In order to ensure the orderly succession of a business, it is wise for business owners (whether they are incorporated or not) to enter into a buy-sell agreement. The buy-sell agreement creates the conditions for purchase due to an unexpected event to one or more of the owners of the business. This could include, but is not limited to, death, severe disability, retirement, divorce, becoming legally incompetent, convicted of certain criminal offences, or personal bankruptcy. The buy-sell agreement dictates the price and conditions of the sale of shares if one of these events occurs.
Surviving owners want to ensure the continuity of ownership, and not risk having a large share of ownership fall into the hands of potentially inexperienced heirs of the deceased, ill, or disabled. In addition, they want to protect themselves and the company financially.
For the most part, a challenge with executing the buy-sell agreement is coming up with the funds to make the purchase. Lending from third parties is generally difficult when a business is going through the tumult normally associated with the events described in the previous paragraph. However, it is possible to put insurance in place to provide funding in the event that any of these specific events occurs.
Buy-sell insurance funds a win-win outcome
Buy-sell insurance is a good way to protect everyone’s interests. It funds the purchase of the remaining shares if a partner, co-owner, or shareholder in unable to remain actively involved in the business.
Advantages of an insurance funded buy-sell agreement
- Can provide immediate liquidity to fund the agreement.
- Establishes a mutually agreeable price and terms to reduce potential future litigation or friction.
- It helps facilitate a smooth transition of management.
- Ensures that the family of the deceased receives cash instead of unmarketable stock.
- Protects the company’s liquidity needs at a potentially vulnerable time.
If a partner/shareholder in the company passes away, the surviving partner uses the tax-free proceeds from the insurance policy to buy up the outstanding shares. The heirs receive full market value for the deceased owner’s shares and the surviving partner can assume full ownership without having to sell assets or borrow money.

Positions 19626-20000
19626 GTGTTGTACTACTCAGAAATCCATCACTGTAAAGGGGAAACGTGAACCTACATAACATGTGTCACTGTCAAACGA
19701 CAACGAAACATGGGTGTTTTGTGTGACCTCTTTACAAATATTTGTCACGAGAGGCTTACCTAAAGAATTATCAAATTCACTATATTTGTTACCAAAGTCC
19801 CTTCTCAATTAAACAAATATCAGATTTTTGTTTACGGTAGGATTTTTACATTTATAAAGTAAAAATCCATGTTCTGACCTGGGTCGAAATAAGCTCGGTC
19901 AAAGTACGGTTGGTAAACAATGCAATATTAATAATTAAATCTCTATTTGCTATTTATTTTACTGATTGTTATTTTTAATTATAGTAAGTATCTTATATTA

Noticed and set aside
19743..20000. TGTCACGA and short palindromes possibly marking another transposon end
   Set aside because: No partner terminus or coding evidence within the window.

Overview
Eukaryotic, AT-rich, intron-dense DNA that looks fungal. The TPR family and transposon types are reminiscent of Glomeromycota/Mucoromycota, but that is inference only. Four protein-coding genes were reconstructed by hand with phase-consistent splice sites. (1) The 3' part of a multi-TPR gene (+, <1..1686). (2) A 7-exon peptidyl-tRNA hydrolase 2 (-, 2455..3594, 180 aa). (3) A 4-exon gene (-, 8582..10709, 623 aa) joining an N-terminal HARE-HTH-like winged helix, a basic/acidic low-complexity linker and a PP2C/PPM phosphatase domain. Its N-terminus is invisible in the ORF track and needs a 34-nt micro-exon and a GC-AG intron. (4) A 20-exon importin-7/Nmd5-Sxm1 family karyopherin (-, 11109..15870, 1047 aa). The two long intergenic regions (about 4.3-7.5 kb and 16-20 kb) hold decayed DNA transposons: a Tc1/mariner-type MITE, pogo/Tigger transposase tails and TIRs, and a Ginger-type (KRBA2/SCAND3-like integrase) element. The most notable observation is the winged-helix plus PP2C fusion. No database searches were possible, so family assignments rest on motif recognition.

Life insurance can also be used to fund a buyout when a partner does not pass away – think about retirement, divorce where the ex-spouse gets shares in the company as part of the divorce, or simply a breakdown between the partnership/shareholders of the business. This can be achieved using insurance as well, specifically permanent insurance.
Permanent life insurance can have a cash value embedded within, which can be withdrawn or used as collateral for a loan and ultimately utilized to purchase business shares.
Your business’ success depends on the productivity of a core team of partners—if you or one of them becomes disabled, your business can suffer.
The proceeds from the disability insurance policy are used to buy out the shares/ownership of the business of a disabled partner if they will be out for so long that it makes sense to leave the business. Disability buyout coverage can provide either a lump sum payment or monthly installments, whichever you choose.
An important note: The disability portion of a buy-sell agreement must have enough flexibility to not force someone to sell their business interest and withdraw from the company when, given enough time, that person could return to normal duties. Often, the agreement will have a survival period before the buy-sell arrangement is triggered (for example a period of 1-2 years).
Often, the disabled person who has been unable to work for a long period of time experiences financial hardship and welcomes the additional money provided by the buy out coverage.
The right advice makes all the difference
As with any decision regarding your business, speak with your business advisor to make sure your decisions are well-informed and aligned with your overall plan.
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